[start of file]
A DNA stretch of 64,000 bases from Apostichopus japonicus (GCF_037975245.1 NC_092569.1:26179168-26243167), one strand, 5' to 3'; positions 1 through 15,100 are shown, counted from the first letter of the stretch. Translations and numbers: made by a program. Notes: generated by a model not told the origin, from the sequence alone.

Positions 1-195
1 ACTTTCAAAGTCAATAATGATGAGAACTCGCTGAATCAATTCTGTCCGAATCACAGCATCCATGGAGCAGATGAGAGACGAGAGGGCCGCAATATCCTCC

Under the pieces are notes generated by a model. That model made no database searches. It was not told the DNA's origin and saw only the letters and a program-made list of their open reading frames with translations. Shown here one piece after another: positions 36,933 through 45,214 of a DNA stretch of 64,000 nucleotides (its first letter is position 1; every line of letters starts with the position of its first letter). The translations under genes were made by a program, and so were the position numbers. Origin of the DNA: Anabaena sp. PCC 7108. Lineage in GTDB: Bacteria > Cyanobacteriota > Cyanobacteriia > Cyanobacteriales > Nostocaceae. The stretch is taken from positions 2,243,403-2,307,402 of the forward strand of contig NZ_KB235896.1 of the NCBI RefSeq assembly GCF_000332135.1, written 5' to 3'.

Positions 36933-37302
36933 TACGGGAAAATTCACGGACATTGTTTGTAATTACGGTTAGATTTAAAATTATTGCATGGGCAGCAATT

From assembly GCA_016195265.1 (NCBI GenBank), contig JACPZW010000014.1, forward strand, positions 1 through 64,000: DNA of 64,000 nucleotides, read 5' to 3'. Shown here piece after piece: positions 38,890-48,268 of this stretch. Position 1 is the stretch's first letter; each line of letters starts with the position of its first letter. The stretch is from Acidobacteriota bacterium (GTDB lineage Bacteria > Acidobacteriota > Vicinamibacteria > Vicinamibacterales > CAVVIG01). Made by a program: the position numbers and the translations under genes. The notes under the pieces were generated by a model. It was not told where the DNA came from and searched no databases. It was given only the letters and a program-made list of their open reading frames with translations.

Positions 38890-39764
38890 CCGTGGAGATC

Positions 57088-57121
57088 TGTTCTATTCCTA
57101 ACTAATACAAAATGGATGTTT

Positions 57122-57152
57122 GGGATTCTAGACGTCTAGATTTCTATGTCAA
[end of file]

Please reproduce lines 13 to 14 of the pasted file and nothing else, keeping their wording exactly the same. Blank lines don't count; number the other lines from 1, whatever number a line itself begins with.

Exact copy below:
Positions 57122-57152
57122 GGGATTCTAGACGTCTAGATTTCTATGTCAA